ArtsEquator’s Southeast Asia Radar features articles and posts about arts and culture in Southeast Asia, drawn from local and regional websites and publications – aggregated content from outside sources, so we are exposed to a multitude of voices in the region. In the weekly Southeast Asia Radar, we publish a round-up of content that have been scoured and sifted from a range of regional news websites, blogs and media platforms.
Here is this week’s Southeast Asia Radar:
‘Mak Jogi’: A tale of Melayu cultural diplomacy
Jakarta Post, Indonesia
Another week, another performance to enjoy at home to avoid worrying about the pandemic.
The Bakti Budaya Djarum Foundation has made Mak Jogi – Hikayat Jenaka Untuk Indonesia (Mak Jogi – Humorous Saga for Indonesia) available online.
Livestreamed on Indonesia Kaya’s website and YouTube account on June 13 and 14, the play was a recording of a July 2011 performance in Graha Bhakti Budaya in Taman Ismail Marzuki.
At its heart, Mak Jogi is a love letter to Melayu culture, with many cultural touches such as the costumes and the Sekapur Sirih dance that opens the performance.
Biennial Hue Festival 2020 gets an August date
VN Express, Vietnam
The biennial Hue Festival, a keenly awaited cultural extravaganza, will be held August 28-September 2 in Hue, five months after its original schedule.
With the country going two months without community transmission of the novel coronavirus and most of tourism spots reopening, organizers of the 11th edition of the festival decided to set the new date.
The grand opening ceremony of Hue Festival 2020 will be held August 28 at the Ngo Mon Square, honoring the traditional and contemporary cultural values of the former imperial town of Hue, home to the Nguyen Dynasty (1802-1945), Vietnam’s last ruling royal family, as also other regions in the country.
Malaysian art galleries move exhibits online, target sales in a digital sphere
The Star, Malaysia
There is no better moment to reflect upon the importance of art than now. After three months of lockdown, resourceful Malaysian art galleries are finding ways to get pandemic-era creativity out to the masses.
As the art scene slowly begins to reopen during this recovery movement control order phase, several galleries in Kuala Lumpur have already set a path for long-term survival, with new exhibition strategies and a fresh way to approach to selling art in place.
There is always the virtual exhibition option, the hybrid online/private gallery visit, or the use of a gallery space with all the public safety requirements met to hold an exhibition.
Preoung Cheang, a devout classical art professor
Khmer Times, Cambodia
GT2: Can you give us your background and the inspiration leading you to walk in the path of classical dance?
Preoung Cheang: I am who I am today and the story begins with my grandmother. She is one of the magnificent classical dancer, teacher and one of the personal assistants to Queen Norodom Monineath. She always brought my sister and I to the classical dance performances at religious ceremonies. During the practices, I was always at the centre of the dancers. Sitting there with those goddesses dancing in a circle had always been my greatest pleasure. But one song that caught my attention was witnessing the dance with Hanuman as the main character. As the drumrolls and the song is played, I would run through the crowd just to witness a bit of the Hanuman (Monkey) dance. Even though I fell in love with Hanuman’s character, never did I see myself taking on the role. I had one goal when I was 8-years-old. I wanted to be a pilot.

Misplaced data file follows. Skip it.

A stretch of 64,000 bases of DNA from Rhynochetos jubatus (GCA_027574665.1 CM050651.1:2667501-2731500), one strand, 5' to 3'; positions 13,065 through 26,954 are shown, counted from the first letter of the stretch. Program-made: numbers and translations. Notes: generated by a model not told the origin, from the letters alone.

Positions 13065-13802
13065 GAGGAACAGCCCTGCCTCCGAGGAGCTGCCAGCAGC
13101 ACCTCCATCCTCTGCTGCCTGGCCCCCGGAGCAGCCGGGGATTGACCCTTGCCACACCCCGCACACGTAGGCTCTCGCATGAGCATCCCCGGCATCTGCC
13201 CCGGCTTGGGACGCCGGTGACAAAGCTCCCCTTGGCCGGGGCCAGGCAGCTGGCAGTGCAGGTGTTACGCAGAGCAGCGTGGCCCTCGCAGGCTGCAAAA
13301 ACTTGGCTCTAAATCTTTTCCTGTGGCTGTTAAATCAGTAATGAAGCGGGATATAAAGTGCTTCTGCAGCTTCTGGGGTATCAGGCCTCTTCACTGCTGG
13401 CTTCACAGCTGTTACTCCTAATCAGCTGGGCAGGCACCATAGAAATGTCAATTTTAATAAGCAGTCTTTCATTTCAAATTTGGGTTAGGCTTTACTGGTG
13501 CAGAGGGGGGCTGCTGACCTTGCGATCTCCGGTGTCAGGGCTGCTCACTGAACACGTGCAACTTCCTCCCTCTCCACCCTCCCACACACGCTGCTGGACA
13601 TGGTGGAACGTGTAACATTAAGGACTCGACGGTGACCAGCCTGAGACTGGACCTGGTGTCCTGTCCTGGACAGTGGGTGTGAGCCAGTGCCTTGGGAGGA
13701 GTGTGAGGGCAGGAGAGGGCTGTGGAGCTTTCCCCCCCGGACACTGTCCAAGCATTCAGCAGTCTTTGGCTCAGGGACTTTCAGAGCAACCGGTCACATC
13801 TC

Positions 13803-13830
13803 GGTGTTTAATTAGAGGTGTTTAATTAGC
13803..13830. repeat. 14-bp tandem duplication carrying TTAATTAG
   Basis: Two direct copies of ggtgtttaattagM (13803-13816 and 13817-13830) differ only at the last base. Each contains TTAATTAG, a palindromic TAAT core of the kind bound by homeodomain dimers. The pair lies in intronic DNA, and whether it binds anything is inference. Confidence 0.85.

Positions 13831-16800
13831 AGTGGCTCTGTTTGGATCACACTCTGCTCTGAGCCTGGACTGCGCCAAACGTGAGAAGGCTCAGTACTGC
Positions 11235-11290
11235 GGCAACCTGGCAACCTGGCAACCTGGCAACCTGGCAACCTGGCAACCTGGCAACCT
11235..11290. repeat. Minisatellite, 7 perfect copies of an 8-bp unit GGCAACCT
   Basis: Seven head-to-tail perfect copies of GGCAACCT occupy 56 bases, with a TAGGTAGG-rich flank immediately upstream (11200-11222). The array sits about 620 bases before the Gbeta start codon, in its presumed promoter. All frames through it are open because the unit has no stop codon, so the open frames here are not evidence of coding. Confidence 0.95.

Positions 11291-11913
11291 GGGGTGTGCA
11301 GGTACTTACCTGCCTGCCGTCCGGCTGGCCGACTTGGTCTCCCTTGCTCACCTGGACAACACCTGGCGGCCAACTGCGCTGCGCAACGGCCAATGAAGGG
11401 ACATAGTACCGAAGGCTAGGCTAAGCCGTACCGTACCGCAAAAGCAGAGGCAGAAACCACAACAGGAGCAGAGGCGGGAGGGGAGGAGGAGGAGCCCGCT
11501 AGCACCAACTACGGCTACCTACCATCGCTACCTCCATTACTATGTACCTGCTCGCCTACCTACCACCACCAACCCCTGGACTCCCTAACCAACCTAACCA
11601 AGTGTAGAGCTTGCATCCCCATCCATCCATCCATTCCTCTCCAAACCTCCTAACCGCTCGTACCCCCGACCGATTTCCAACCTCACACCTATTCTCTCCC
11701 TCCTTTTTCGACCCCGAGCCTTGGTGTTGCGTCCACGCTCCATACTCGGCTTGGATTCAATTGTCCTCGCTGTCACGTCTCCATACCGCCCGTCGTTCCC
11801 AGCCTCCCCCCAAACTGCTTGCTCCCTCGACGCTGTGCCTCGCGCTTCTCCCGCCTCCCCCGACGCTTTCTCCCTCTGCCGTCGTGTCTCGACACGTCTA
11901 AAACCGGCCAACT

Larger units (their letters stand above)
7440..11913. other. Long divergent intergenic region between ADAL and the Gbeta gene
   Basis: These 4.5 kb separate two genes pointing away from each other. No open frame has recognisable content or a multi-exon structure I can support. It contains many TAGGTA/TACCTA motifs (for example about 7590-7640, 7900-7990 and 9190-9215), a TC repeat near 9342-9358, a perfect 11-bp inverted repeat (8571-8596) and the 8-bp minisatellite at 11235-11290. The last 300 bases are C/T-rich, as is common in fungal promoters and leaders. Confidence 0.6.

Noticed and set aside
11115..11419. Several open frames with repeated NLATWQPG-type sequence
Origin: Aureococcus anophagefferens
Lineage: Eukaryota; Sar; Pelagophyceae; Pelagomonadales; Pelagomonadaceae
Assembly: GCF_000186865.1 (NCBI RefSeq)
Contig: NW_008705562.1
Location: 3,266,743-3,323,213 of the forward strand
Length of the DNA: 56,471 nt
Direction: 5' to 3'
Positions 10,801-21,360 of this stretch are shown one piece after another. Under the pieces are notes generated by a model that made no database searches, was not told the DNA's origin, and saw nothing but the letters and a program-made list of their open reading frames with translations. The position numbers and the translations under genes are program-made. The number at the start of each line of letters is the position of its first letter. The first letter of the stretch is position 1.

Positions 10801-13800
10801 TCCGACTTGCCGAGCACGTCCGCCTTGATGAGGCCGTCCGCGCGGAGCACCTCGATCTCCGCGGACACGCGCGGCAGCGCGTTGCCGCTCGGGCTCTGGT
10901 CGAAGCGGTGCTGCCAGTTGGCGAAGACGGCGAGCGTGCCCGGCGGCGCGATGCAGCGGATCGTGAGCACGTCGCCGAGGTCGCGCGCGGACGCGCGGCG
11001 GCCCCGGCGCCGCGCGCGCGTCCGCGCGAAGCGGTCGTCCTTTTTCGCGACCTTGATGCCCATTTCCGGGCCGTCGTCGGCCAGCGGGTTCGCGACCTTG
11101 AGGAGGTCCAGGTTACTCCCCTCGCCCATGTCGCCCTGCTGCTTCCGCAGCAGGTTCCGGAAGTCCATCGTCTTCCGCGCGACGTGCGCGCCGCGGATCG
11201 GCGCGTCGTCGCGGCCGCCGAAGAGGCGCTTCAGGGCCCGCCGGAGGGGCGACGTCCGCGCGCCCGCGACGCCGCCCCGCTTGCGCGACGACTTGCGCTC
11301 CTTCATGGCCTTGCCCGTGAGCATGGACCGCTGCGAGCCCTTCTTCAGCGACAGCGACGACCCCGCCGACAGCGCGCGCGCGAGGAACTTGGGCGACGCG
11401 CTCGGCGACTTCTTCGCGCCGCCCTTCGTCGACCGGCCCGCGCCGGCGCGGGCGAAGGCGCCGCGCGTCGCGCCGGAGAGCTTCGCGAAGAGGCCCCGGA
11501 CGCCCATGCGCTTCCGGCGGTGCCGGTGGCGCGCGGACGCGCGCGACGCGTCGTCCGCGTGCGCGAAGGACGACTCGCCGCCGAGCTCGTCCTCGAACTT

Singaporean artists and creatives respond to non-essential survey claims
Bandwagon Asia, Singapore
The difference between ‘essential’ and ‘non-essential’ has been a frequent conversation in the age of COVID-19.
Most recently, local artists from various industries took to social media to express their frustrations and anger after a commissioned survey, posted by The Sunday Times, revealed that artists were considered the topmost non-essential job.
On 14 June, the Singaporean news publication published results of a survey, commissioned from Singaporean market researcher Milieu Insight, detailing public opinion on which jobs were essential, in the context of the ongoing coronavirus pandemic. Entitled ‘Essential, or not?’, the survey collated responses from 1000 respondents that were a “nationally representative sampling across age, gender and income groups.”
Cinemalaya 2020 is still on
Manila Bulletin, The Philippines
For local film enthusiasts, the annual Cinemalaya Independent Film Festival is a much-awaited show. For 15 years now, every August, people from all walks of life—from students to professionals, directors, actors, producers, and talent scouts—gather together to watch thought-provoking, culturally sensitive movies created by independent Filipino filmmakers.
But just like much of the arts and entertainment industries, Cinemalaya has also been badly affected by the Covid-19 pandemic. In an announcement released on March 21, the festival organizers revealed that this year’s show will be postponed until further notice.
It was sad news for its patrons, but their sadness was soon replaced with joy as the organizers dropped news that the festival would be happening online.
About the author(s)
Nabilah Said is an award-winning playwright, editor and cultural commentator. She is also an artist who works with text across various artforms and formats. Her plays have been staged in Singapore and London, including ANGKAT, which won Best Original Script at the 2020 Life Theatre Awards. Nabilah is the former editor of ArtsEquator.